I was ashen.  OK – I was ashen-er than I usually appear.  I had really screwed up – big.  Lecture from the CEO big.  Then he made one statement to me – a question, really… almost rhetorical, but somehow pointed.  A dull sort of sharp, like the edge of a letter-opener.

“Before you send an email like this, ask yourself: Would you say this aloud – in person – to the people you’re sending it to?”

I rethought the email in my mind and realized that no… I most certainly wouldn’t ‘have the [guts]‘ (as he would later say to me) to say this in person to any of the recipients of the email.

I think this same rule applies, perhaps more-so, to social media vehicles like Twitter, Facebook and even comments on blogs and YouTube. All the time, it seems, I see short barbs carried across the tubes that would have no place in casual conversation with a group where there are contrary views, or even intimate chat between two individuals who are at odds.  People have no problem, for instance, twittering about politician X’s latest misstep, whereas they would have no ability to speak their displeasure in the presence of that party.

Far too frequently I see Tweets or Facebook Fan Page posts flung indiscriminately as bait that is clearly designed to entice a contrarian response (as with Mr. Clement’s most recent Twitter spars with those for and against the census issue).  Much of the time, the subject of such attacks are derided for “not getting the two-way” of social media when, in fact, such a comment wouldn’t merit a response in TRL.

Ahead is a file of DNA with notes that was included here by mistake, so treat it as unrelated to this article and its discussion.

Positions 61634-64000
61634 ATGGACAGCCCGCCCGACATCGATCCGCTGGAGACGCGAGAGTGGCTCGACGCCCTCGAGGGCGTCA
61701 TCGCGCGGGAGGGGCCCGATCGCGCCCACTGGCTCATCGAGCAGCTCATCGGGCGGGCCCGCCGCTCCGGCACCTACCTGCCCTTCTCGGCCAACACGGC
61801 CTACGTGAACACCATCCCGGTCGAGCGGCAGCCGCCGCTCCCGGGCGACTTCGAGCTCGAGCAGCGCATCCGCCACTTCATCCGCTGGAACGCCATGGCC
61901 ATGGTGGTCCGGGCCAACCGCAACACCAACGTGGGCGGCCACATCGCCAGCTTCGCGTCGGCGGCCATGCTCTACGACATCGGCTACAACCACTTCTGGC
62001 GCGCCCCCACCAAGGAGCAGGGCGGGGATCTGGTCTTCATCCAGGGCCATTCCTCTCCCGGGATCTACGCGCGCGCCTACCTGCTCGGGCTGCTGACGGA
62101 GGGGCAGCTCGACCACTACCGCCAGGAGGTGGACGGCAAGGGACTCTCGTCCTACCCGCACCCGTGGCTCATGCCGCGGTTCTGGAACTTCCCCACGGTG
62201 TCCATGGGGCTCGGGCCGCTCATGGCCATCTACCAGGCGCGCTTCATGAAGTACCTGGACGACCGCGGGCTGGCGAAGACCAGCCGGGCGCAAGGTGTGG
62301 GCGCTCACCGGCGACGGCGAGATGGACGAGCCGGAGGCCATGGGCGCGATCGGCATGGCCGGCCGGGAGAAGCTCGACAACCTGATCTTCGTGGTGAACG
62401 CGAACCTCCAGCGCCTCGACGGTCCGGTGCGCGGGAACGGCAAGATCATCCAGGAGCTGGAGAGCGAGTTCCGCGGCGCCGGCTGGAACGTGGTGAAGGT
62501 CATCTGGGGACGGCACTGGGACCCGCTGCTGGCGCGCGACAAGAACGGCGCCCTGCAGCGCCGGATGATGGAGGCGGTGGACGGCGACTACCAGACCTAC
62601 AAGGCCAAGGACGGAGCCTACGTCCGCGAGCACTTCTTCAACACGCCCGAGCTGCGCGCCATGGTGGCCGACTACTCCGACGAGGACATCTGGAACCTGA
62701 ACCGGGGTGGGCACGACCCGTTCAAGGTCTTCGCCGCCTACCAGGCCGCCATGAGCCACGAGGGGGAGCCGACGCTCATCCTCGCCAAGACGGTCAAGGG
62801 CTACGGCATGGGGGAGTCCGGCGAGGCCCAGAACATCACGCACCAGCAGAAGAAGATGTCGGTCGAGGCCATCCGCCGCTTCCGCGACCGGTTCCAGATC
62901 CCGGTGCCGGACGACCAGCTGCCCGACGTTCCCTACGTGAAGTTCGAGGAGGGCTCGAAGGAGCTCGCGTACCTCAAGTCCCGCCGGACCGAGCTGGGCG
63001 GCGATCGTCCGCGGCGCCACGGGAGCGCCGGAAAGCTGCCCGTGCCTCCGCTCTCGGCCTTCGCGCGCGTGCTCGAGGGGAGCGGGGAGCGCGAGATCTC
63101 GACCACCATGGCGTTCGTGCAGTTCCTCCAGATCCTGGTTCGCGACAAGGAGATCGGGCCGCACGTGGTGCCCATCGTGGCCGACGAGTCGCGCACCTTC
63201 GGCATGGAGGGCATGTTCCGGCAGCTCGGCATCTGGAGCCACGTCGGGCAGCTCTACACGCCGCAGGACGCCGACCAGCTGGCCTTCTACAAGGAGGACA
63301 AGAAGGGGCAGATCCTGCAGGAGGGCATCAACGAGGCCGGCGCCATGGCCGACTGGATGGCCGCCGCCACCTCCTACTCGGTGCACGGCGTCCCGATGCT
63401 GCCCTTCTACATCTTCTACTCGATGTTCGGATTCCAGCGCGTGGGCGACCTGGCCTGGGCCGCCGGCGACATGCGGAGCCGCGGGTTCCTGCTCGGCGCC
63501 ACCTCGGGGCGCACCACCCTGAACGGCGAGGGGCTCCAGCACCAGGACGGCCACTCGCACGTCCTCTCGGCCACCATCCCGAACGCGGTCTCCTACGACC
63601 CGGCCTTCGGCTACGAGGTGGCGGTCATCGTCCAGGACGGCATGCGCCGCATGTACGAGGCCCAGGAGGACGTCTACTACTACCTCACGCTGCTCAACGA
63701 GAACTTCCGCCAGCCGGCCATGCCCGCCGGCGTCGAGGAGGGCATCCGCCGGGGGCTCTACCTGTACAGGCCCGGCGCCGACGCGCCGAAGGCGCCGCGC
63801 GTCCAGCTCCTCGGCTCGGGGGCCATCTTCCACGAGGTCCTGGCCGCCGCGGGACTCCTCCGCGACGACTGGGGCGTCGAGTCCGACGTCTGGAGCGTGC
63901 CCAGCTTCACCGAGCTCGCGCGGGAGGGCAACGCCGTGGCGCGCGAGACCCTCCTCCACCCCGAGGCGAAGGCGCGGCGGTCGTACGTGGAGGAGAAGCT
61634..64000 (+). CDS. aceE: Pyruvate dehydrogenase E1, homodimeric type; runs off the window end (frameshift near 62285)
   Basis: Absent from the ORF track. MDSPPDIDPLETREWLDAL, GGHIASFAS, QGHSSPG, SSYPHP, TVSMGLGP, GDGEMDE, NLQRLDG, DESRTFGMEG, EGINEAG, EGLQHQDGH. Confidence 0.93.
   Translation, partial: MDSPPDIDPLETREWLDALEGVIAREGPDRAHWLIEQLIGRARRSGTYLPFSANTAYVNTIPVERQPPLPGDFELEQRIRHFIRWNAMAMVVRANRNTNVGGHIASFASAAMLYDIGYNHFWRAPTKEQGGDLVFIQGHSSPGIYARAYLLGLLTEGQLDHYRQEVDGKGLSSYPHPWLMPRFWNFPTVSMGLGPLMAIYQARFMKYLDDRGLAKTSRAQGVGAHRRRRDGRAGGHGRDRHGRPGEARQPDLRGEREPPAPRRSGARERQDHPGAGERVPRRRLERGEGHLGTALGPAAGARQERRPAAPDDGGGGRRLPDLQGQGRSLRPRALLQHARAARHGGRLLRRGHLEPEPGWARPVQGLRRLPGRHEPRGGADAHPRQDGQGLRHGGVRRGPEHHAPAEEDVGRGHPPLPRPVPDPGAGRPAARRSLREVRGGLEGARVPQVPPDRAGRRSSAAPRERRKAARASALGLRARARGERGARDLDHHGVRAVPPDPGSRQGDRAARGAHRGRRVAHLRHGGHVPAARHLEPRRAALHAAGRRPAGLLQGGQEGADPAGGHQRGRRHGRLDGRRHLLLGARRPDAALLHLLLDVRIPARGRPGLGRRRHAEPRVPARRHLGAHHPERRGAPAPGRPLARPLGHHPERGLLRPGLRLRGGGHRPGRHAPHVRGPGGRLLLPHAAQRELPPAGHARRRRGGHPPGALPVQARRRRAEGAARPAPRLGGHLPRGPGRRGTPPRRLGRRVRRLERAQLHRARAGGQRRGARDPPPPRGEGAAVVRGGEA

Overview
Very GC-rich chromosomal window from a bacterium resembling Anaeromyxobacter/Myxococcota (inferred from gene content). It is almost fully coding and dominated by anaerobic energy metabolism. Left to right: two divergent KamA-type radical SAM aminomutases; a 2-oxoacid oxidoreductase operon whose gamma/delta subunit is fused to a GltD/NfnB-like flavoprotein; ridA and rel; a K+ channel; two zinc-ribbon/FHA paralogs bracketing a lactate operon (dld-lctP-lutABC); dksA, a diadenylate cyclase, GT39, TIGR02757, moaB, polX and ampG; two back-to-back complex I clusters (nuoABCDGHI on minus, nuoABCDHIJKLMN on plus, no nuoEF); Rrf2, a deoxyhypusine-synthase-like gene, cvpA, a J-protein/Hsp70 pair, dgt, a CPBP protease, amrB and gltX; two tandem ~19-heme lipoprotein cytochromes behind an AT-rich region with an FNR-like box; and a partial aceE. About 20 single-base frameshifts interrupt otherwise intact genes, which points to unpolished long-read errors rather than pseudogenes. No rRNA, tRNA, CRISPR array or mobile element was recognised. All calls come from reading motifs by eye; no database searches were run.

In one particular circumstance, a Social Media aficionado declared that (paraphrasing) they were going to ‘unfollow’ a particular local politician because they were too one-way: Highlighting the notion that this politician was using social media to broadcast their achievements but bemoaning the fact that they weren’t listening to the other people in the social media space.  To this I say the following:

I would do exactly the same… as the politician.

Social media is not a private conversation; indeed, on the contrary, it’s a super public, archived forum.  I wouldn’t expect a politician to candidly go on record regarding a hot topic in a private conversation with me, and were I a political advisor, I wouldn’t suggest that anyone, ever, express an opinion on a hot issue in < 140 chars that hadn’t been carefully crafted and considered by about 20 politically-minded copywriters (and if you think that Obama is actually writing even 1/140th of any Tweet, well… I’ve got ocean-front property in in Calgary to sell you).

If you take issue with a politician – especially a local one – or even if you take issue with a politician’s party’s policy… make an appointment and go see them.  If you’re a constituent, it’s almost unheard of for them to refuse you an audience.  It may take a week (or five), but they will see you, and they will listen, and they will respond.